The whipped cream cake may have been the biggest hit ever--the combination of a cake that's easy to make--possibly foolproof, in fact--that lends itself to all kinds of presentations and is compatible with almost every known flavor, and that people love--well, that's a combination that's hard to beat.
It was such a hit that the blog posts were startling similar. There were no funny stories of narrowly averted disasters. The closest we came to trouble was Faithy, who was not 100% satisfied with her cake because she thought the crust was too chewy, and Nancy B., who thought the crust on her cake was too soft and sticky. Even with these mild crust imperfections, both of them reported that their cakes were well-received. The closest thing to a disaster was probably ButterYum's mistake in adding the eggs and vanilla to the cream, so it took a little longer to whip the cream. I know--shocking, isn't it? She referred to it as a "flub," but I think it was, at most, a blip.
It's Raymond's turn to be FEATURED BAKER this week. From the comments on his site, it looks like most people have already looked at his beautiful cake--if you haven't, you should see what this cake looks like in the new Heritage Bundt pan, available from Williams-Sonoma. Raymond said he'd been lusting after the Heritage pan for months, but hadn't let himself buy it--then he realized it would be perfect for the whipped cream cake, so he gave in to temptation. Raymond liked this cake so much that he baked a second one over the weekend because his first was gone within an hour.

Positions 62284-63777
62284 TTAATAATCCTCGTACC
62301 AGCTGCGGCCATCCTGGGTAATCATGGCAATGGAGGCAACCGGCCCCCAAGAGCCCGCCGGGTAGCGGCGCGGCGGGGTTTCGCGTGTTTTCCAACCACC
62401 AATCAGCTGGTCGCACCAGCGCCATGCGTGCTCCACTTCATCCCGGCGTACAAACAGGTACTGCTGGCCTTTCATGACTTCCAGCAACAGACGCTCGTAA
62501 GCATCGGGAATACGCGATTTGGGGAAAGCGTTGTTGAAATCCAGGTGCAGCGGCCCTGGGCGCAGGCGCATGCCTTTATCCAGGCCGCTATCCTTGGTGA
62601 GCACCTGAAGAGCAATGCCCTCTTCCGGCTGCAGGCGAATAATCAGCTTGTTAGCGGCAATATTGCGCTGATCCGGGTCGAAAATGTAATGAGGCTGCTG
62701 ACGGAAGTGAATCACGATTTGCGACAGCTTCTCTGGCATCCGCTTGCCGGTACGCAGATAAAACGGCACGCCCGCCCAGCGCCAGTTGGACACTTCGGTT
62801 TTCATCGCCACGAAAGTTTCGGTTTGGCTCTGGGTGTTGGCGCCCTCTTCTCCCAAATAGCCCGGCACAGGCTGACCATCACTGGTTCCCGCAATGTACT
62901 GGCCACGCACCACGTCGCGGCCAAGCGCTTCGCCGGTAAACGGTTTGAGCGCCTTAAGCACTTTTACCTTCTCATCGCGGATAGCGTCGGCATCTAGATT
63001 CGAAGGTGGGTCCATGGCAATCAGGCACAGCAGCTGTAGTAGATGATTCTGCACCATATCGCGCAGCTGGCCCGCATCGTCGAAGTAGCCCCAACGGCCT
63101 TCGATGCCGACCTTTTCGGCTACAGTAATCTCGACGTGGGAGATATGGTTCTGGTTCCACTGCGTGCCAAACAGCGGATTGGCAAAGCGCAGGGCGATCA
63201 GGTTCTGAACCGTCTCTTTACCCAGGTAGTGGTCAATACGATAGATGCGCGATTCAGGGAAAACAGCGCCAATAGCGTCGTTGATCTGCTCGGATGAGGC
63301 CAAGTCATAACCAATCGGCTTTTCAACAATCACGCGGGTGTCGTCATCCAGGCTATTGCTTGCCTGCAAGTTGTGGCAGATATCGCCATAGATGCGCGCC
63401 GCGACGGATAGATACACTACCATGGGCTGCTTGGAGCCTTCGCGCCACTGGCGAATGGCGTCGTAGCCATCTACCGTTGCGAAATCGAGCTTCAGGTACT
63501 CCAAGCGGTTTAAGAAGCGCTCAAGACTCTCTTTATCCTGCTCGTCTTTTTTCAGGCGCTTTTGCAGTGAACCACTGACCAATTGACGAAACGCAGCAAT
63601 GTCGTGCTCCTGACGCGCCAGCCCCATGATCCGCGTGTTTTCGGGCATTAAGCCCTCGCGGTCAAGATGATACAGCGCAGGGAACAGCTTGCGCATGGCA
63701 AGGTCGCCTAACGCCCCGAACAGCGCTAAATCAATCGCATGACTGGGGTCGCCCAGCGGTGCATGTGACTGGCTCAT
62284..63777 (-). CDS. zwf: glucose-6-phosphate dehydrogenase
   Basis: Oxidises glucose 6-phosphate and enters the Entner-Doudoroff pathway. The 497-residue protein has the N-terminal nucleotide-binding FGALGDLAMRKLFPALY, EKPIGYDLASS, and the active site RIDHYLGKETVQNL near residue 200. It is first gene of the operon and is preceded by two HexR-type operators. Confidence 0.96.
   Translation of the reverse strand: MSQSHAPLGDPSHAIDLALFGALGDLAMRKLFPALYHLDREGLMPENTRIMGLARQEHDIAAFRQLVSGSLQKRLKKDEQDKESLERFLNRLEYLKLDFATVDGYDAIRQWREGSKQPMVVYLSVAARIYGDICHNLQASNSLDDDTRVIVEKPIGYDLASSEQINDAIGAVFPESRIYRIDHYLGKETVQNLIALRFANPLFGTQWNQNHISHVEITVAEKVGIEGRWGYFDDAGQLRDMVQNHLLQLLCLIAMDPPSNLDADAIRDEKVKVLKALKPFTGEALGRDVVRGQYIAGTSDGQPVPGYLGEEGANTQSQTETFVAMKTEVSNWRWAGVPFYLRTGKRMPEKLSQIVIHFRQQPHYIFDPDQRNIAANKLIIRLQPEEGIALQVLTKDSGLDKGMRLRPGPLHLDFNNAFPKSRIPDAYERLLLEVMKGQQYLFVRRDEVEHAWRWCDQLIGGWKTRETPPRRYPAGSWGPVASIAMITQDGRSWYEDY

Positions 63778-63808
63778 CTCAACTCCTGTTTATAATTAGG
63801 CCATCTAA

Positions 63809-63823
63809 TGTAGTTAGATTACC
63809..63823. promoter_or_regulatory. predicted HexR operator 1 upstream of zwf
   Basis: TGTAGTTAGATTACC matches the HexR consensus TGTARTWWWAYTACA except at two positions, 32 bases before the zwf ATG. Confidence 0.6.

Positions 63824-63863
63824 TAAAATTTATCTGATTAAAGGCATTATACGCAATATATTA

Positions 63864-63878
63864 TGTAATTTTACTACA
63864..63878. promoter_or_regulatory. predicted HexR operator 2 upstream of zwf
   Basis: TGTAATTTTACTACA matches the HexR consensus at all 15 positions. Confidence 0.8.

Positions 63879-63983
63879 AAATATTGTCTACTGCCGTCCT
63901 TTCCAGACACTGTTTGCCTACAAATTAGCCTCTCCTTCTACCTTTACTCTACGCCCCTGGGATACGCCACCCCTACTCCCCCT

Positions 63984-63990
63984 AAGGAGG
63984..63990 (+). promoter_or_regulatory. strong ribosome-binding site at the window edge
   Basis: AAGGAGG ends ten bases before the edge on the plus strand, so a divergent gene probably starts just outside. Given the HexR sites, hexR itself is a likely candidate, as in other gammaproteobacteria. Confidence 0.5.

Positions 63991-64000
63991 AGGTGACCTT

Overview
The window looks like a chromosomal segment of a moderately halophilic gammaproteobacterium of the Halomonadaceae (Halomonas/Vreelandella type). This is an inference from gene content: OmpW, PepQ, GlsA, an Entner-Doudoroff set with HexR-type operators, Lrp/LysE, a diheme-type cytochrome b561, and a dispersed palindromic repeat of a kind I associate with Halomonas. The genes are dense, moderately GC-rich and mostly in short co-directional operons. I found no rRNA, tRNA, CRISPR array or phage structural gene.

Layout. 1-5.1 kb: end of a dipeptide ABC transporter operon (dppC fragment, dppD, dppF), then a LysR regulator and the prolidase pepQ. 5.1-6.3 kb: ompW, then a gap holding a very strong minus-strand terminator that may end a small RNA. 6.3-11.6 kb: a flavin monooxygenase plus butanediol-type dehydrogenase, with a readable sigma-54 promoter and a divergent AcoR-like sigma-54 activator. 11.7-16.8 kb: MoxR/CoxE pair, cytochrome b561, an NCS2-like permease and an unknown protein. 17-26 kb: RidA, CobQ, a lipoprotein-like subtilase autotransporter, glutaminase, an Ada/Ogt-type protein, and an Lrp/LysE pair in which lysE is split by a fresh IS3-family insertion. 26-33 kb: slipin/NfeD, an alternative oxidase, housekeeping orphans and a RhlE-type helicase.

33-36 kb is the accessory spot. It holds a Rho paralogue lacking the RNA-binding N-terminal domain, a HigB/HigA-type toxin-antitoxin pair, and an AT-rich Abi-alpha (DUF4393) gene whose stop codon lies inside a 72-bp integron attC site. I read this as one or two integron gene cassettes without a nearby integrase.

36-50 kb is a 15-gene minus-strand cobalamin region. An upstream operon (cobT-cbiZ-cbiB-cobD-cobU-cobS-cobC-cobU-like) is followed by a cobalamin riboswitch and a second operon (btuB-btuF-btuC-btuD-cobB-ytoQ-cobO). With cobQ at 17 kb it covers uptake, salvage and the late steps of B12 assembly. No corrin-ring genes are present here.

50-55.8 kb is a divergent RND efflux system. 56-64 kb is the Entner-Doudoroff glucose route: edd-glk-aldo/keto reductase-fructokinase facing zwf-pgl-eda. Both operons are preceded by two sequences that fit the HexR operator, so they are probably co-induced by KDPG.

Not only did Raymond lust after this cake pan, but he also caused serious cases of cake-pan lust and envy (two deadly sins in one blow!) in the hearts of his readers. But, if somewhere in the great hereafter, Raymond is chided for these sins, he'll only have to bake this heavenly cake and all will be forgiven. If Raymond's blog doesn't cause a run on Heritage cake pans, I don't know what will.
Next week is another easy pound-like cake that I included on the list in January because I wanted to serve it at a morning open house on Saturday. It's different enough from the whipped cream cake that you won't mind having it just a week later. You can either bake it in a six-cup bundt pan or you can make cupcakes. I think it would work with a small loaf pan too. It calls for muscovado sugar, which is probably not essential--but you should ask Jennifer how she feels about muscovado sugar. She lusts after it as if it were a cake pan.
A word about the following week: On January 11, Hanaa will be guest host. She's making the Tres Leches Cake for her husband's birthday; since I've already made this cake, I think I'll sit that week out, although I'm a little worried about what might happen if I get out of the rhythm of baking a cake every weekend. I'm also worried about Jim's reaction when he finds out there's going to be no cake. Saira has asked to guest-host the banana refrigerator cake in March. If you'd like to do this, or have some other request, let me know, and I'll try to accommodate.
Mendy, I hope that the pineapple cake is appropriate for Tu-Bishvat. Come February 1, I hope that those of us who are ignorant about Tu-Bishvat will get a little education.
Finally, note that the True Orange genoise is scheduled for February 8. According to Rose, this cake is best made with Seville oranges, which have a short season: from the end of December through February. You may want to start being on the lookout for these oranges. You can make the cake with some other orange, but it sounds like the taste of the Seville oranges is distinctive enough to make it worth searching them out. If you find them, let people know where and when.